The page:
Rose has worked for decades to make a place for herself in the twilight. Can she defend it, when Bobby Cross comes to take her down? Can she find a way to navigate the worlds of the living and the dead, and make it home before her hitchhiker's luck runs out?

 

A big step up from Sparrow Hill Road, the first book which was basically a series of short stories. Not that that’s a bad thing, just not what I had been expecting. This is a true novel, with one intense story line. I was “supposed” to read other books before picking this one up, but I couldn’t resist its siren song. And I read it in two evenings, desperately wanting to know if ghostly Rose Marshall could get where she wanted to be.

This was the confrontation Rose had been dreading, pitting her will against that of her murderer, Bobby Cross. She does it with style, smarts and bravery plus a generous dollop of help from her friends. Even her frenemies get involved. I was on the edge of my seat throughout, wondering how each twist and turn would pan out.

I was interested to see McGuire reference the Price family again (a connection with her InCryptid series) as a potential haven for Rose. Mary, the crossroads ghost, featured in Tricks for Free, #7 of InCryptid, so we now have no doubt that these two series take place in the same universe. McGuire also introduces a bean sidhe as one of Rose’s friends, perhaps a connection to McGuire’s October Daye series. Wouldn’t it be fun to see all three story lines intersect at some point in the future?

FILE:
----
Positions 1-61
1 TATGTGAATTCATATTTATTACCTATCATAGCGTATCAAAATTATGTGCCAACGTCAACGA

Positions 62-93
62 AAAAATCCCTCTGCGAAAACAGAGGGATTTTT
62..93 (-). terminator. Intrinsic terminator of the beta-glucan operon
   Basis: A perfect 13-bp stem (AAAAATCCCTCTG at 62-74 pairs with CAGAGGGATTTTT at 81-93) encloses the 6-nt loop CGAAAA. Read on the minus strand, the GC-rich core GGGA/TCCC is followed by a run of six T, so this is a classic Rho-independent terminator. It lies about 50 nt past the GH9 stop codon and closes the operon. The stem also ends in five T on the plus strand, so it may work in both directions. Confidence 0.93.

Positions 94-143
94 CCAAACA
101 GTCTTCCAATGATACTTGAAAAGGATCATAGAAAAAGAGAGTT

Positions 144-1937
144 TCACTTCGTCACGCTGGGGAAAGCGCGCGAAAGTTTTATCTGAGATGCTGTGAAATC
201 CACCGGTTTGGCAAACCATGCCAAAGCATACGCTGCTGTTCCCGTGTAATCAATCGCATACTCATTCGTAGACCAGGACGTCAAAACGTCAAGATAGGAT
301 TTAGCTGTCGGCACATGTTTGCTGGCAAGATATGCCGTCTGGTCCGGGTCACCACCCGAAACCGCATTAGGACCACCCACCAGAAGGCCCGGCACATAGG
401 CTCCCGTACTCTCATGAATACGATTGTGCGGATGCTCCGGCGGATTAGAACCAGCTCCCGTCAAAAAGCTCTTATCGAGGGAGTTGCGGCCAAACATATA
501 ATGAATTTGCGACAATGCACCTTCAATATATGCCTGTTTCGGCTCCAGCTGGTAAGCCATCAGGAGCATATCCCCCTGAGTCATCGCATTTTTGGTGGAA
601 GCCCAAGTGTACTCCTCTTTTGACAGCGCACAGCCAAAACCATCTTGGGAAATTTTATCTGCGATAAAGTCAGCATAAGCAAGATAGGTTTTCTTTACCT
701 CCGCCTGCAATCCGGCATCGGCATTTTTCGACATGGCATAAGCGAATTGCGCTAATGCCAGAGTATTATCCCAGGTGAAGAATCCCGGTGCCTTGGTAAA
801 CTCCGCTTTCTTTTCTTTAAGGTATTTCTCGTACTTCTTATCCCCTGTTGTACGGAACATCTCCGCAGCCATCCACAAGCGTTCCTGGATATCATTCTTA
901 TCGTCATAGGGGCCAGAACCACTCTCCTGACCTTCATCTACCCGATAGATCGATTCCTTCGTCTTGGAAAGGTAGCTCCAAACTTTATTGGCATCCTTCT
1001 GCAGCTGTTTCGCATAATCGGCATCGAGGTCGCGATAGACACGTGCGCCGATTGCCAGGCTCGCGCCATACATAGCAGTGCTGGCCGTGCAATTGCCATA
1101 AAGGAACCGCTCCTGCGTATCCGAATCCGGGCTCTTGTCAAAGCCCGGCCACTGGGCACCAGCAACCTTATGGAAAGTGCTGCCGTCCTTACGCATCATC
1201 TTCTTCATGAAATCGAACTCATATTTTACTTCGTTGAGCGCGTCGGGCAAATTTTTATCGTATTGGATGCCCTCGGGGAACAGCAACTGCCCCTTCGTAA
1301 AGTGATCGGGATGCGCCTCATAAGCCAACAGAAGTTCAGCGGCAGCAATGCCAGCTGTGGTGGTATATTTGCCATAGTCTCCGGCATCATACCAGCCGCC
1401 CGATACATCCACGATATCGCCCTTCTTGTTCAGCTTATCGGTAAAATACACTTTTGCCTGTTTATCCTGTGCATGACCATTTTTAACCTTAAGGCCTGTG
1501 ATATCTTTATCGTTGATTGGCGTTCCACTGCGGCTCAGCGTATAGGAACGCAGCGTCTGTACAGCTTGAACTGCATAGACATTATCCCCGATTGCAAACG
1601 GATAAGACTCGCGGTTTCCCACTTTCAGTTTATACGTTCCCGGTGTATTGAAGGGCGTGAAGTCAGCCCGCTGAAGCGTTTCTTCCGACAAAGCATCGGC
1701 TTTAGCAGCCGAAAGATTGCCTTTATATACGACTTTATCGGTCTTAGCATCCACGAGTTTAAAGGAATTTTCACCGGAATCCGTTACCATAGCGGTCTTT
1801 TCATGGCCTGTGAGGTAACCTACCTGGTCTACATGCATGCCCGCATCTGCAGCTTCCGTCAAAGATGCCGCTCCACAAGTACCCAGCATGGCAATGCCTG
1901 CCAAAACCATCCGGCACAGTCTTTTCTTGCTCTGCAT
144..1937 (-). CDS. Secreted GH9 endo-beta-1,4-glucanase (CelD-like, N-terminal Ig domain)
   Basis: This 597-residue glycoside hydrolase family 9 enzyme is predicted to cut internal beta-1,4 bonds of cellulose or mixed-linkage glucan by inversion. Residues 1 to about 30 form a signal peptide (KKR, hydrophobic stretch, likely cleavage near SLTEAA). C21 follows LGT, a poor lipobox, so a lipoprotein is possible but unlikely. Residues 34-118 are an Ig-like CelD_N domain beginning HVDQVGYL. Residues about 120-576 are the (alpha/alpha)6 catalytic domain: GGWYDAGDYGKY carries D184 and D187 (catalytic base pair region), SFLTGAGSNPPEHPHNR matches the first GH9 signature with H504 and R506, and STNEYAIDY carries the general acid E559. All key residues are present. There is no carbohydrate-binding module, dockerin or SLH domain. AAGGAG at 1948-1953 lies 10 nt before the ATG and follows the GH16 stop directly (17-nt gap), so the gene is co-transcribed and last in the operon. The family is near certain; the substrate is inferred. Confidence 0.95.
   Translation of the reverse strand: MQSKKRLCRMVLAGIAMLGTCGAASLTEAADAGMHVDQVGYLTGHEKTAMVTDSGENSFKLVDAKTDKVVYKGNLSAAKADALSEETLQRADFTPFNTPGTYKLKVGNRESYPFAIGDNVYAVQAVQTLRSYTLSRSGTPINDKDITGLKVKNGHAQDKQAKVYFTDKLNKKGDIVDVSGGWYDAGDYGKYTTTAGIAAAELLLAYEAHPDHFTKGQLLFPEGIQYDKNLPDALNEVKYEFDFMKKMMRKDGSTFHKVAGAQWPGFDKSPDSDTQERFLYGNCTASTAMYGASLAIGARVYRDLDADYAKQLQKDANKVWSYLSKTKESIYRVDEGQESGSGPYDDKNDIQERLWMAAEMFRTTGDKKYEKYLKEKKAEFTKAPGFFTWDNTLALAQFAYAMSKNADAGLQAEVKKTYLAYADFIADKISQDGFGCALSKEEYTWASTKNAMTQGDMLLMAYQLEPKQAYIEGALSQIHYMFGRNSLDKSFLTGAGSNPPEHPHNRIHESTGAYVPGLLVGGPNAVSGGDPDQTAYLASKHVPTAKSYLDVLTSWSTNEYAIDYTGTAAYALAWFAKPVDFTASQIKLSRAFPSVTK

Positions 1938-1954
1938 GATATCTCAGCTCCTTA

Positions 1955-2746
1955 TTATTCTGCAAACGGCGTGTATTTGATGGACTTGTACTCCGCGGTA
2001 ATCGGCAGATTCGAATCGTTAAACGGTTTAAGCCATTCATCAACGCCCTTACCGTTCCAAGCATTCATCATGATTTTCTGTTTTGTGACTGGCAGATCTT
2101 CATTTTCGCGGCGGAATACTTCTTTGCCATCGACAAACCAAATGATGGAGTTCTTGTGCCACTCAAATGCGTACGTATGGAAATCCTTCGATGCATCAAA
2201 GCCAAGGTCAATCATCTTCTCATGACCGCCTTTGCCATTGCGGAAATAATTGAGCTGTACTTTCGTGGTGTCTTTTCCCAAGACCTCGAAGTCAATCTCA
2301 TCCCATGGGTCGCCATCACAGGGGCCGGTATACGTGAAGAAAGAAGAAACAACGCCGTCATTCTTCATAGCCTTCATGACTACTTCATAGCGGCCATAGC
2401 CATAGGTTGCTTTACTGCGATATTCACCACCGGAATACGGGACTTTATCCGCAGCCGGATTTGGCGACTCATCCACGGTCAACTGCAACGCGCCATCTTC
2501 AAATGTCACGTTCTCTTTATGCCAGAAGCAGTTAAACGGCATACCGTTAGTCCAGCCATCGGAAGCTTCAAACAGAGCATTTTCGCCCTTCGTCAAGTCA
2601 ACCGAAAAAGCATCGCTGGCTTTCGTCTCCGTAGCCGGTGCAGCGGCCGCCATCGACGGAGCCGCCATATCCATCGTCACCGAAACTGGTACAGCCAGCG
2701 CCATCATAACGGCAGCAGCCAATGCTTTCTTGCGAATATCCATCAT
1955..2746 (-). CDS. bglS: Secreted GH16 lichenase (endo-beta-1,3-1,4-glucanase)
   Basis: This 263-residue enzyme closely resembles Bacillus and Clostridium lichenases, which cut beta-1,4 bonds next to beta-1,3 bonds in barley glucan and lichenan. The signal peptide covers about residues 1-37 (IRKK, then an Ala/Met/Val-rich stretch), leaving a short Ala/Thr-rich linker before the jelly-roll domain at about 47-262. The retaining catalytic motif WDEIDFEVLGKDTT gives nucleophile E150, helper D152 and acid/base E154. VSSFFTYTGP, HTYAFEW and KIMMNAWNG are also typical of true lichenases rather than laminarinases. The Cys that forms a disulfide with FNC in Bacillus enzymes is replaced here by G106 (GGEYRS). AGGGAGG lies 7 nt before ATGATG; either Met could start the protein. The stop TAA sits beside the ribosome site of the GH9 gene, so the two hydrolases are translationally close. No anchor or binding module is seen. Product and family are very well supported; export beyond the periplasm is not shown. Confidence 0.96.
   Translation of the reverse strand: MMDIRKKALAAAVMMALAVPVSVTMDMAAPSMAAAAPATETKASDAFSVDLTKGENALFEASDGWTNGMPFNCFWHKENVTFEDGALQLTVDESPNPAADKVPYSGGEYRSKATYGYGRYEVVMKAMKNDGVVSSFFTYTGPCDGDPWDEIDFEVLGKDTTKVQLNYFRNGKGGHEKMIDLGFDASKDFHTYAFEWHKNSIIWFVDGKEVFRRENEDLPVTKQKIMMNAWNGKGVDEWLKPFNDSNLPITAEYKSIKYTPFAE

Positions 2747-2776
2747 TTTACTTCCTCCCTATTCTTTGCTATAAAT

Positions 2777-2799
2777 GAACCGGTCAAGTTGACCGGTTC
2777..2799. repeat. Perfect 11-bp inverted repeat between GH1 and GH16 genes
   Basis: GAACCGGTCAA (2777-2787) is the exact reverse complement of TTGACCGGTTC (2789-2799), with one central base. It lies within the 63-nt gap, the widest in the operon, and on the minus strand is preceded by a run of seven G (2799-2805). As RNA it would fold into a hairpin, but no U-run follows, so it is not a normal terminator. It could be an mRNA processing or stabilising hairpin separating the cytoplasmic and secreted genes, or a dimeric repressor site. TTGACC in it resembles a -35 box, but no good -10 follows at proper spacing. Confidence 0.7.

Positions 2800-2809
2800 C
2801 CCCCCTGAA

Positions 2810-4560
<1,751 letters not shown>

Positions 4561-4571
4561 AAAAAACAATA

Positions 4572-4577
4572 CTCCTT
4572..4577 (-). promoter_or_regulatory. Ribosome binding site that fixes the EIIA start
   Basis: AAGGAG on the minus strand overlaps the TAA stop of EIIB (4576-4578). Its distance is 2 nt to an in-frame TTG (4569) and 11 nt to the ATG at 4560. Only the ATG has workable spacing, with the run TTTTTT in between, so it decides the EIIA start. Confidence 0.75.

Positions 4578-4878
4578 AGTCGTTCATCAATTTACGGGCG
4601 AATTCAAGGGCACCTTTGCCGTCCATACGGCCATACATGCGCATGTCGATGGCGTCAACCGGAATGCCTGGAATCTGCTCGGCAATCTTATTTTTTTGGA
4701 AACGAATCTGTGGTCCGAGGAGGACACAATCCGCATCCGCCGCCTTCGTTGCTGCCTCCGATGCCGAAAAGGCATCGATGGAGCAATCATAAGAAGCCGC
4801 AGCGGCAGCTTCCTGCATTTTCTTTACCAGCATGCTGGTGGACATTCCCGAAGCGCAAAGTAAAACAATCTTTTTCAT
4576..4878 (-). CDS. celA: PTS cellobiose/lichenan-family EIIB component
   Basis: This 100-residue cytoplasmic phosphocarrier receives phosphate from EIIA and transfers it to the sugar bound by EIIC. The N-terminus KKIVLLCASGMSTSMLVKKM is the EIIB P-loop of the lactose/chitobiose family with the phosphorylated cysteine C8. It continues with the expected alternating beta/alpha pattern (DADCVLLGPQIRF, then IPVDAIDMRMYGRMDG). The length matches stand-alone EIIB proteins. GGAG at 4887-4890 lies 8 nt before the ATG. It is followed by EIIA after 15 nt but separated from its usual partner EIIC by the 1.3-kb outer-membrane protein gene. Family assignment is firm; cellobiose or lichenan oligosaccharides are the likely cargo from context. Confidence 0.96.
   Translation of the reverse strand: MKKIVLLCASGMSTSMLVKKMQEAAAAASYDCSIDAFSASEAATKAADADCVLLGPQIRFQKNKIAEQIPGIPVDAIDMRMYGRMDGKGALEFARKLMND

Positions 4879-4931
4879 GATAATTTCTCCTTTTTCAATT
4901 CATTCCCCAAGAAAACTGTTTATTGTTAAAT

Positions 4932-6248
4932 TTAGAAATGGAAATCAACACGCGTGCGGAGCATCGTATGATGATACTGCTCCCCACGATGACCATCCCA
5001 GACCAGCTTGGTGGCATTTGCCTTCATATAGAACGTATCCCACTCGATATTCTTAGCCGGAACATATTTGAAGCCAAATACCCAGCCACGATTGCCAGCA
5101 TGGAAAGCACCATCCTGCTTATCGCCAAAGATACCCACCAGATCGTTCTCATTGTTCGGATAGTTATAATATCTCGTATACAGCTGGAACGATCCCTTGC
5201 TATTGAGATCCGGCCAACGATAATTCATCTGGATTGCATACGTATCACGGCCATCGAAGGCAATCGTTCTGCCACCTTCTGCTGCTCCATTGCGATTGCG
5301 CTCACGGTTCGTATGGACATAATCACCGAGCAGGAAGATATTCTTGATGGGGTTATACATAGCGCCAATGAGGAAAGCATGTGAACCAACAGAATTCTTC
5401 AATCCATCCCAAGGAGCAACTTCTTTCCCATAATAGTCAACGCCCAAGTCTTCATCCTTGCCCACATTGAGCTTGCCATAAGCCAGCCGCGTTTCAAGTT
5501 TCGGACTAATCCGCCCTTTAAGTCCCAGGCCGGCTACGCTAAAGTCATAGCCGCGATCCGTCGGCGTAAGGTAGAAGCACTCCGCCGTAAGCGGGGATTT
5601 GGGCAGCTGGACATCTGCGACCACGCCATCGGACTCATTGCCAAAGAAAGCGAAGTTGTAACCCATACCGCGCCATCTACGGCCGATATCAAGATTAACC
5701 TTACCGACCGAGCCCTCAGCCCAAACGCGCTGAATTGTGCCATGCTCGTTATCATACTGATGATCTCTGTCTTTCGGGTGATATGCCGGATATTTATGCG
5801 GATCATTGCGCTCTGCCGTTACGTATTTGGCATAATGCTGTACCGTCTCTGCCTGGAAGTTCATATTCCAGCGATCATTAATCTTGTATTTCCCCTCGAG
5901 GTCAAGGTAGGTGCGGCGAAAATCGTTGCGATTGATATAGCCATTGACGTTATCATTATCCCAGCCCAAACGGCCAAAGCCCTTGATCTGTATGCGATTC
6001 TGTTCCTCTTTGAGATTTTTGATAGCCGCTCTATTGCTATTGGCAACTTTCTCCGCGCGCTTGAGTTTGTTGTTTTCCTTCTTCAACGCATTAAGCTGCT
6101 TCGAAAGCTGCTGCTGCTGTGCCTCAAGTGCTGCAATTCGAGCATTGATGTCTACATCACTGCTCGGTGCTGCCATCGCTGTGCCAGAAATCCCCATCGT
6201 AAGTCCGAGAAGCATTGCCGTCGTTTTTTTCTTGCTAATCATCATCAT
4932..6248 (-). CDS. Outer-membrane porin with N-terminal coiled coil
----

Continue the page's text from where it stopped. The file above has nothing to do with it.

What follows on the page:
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review 2018-12-12 08:40
A Gift of Bones (Sarah Booth Delaney, #19)
A Gift of Bones - Carolyn Haines

My first Christmas mystery of the season, and it's from one of my favorite series.  It was pretty good.

 

My personal observation about long-lasting series is that authors have a tendency to go bigger and bigger with each book.  Usually it's the plots that try to outdo each other, but sometimes, as in this case, it's a certain theme, or themes.  The Sarah Booth Delaney series has a very strong underlying theme centered on the power of love, family and friendship, and these themes have become more ... urgent?  as the series has progressed.

 

I'm not complaining - I love this series - but while I enjoyed the book thoroughly as I was reading it, it felt a tiny bit saccharide afterwards.  

 

Oh, and in this one the plot was definitely out there.  And way too overly labyrinthine.  I'm not sure it really worked, to be honest.

 

But I love the characters whole heartedly, and Zinnia Mississippi comes alive.  It might have been a 3.5 star read, but I've been quietly stewing for years about the Coleman story line, and it's finally come good in this book - that bumped it 1/2 star.  Overall, a solid read, that went by fast.

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review 2018-12-11 09:35
The Ebony Swan
The Ebony Swan - Phyllis A. Whitney

If reviews came with musical accompaniment, you'd be hearing the Hallelujah Chorus from Handel's Messiah as you read this.  I've finally finished this book.

 

There's a combination of factors involved in the blame for my incredibly slow progress: I'm in a slump, and therefore easily distracted by anything right now - it doesn't even have to be shiny; life has been busy and when I did sit down to read, interruptions abounded; this is not Whitney's best work.  By a long shot.